The QM50’s soundstage has reasonably large dimensions with more depth than width, as though it stretches out in front of you. The stage is positioned back from the listener a bit adding to the sense of space. Vocals take a more forward position and are engaging without being clingy. Imaging is precise and gives a good reading of instrument positioning within the stage. The airiness of the treble ensures that the stage never feels crowded.
The DM7 (review here) is a 6-driver multi-BA IEM. It has a similar bass extension but less mid-bass quantity. The mid-bass is more defined on the DM7 and has more a defined slam. In the midrange, the DM7 is leaner and has less body and vocals are more recessed.
There’s also a little extra energy in the DM7s upper midrange. This, as well as its extra lower treble energy, make it a bit more detailed than the QM50 but at times it can become harsh. The QM50’s timbre is more accurate and sounds more natural. The DM7 sounds more artificial due to its pursuit of extra detail from a boosted lower treble.
In the treble, DM7’s timbre sounds unnatural and brittle compared to the sweetness of the QM50’s high frequencies. The QM50’s stage has more depth and improved layering thanks to better stability and tonal balance.
The Fearless S6RUI (review here) is a 6-driver multi-BA IEM that I consider one of the best in its class and price segment. These two IEMs share a lot in common – a heck of a lot as it turns out. The S6RUI has the tiniest bit more bass, though the difference is minimal. Even the snap of kick drums and their decay is hard to separate.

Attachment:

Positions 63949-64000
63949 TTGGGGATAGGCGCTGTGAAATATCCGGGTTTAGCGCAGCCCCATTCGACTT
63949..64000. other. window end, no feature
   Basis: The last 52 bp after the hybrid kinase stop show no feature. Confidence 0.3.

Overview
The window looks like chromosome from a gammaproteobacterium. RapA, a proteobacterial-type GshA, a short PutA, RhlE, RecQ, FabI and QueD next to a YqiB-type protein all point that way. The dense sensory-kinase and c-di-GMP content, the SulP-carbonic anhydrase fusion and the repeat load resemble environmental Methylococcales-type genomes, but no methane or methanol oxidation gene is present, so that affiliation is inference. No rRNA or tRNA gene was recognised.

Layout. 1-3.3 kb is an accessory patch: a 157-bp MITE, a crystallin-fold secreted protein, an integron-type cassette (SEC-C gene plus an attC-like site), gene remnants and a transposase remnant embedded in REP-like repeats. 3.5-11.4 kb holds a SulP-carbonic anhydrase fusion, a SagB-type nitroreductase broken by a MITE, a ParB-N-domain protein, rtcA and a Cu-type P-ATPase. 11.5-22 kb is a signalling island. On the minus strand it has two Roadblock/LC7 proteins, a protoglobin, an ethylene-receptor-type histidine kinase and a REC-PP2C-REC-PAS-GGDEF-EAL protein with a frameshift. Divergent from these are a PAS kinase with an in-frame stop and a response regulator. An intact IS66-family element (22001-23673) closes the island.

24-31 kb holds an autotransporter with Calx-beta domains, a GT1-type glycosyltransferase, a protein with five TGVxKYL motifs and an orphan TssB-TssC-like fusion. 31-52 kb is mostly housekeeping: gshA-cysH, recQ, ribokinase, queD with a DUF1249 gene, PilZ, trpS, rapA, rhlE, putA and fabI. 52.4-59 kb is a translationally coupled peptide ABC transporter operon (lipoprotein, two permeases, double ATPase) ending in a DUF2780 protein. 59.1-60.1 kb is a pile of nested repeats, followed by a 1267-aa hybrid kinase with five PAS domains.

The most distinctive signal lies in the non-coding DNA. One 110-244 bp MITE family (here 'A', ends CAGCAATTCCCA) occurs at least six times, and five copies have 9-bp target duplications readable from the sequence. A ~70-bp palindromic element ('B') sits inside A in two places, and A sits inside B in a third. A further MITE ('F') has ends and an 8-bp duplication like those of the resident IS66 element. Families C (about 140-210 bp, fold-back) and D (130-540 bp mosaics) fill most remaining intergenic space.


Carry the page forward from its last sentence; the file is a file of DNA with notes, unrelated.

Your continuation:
S6RUI’s vocals are a touch more upfront but apart from that, they’re remarkably similar. The S6RUI’s midrange notes are a hair thicker, resulting in more body. It’s the treble that varies the most between these brothers from another mother. The QM50’s treble is lighter and airier, a result of its better top end extension.
In terms of build, they’re again similar but the S6RUI’s shells are a tiny bit bigger. Comfort is equally as good on both models and the included accessories are pretty similar with both. If I had to choose between these two, you might as well just give me a coin to toss, as they’re so close in performance.
Well, what a surprise the Queen Audio QM50 turned out to be. It’s always a mixture of excitement and apprehension when auditioning something from a brand I’m not familiar with. In this case, however, my apprehension quickly turned into appreciation as I discovered the talents of this little hidden gem.
There’s not much more to it really – I didn’t find anything negative about the QM50 in build, comfort or sound. If I were nitpicking, I might complain about having to pay extra for the more interesting faceplate designs. Apart from that, all I can say is that this is a great IEM. The mature bass, clean mids and that sweet, sweet treble – a fantastic first contact from this mysterious brand.
Product Features: 5 BA Drivers, 4-way Crossover, 2 Sound Tubes
Drivers: Balanced Armature Driver 5, Including 1 Knowles Bass BA Driver, 2 Sonion Mid-Frequency BA Driver, 1 Knowles Treble BA Driver and 1 Knowles SuperHigh BA Driver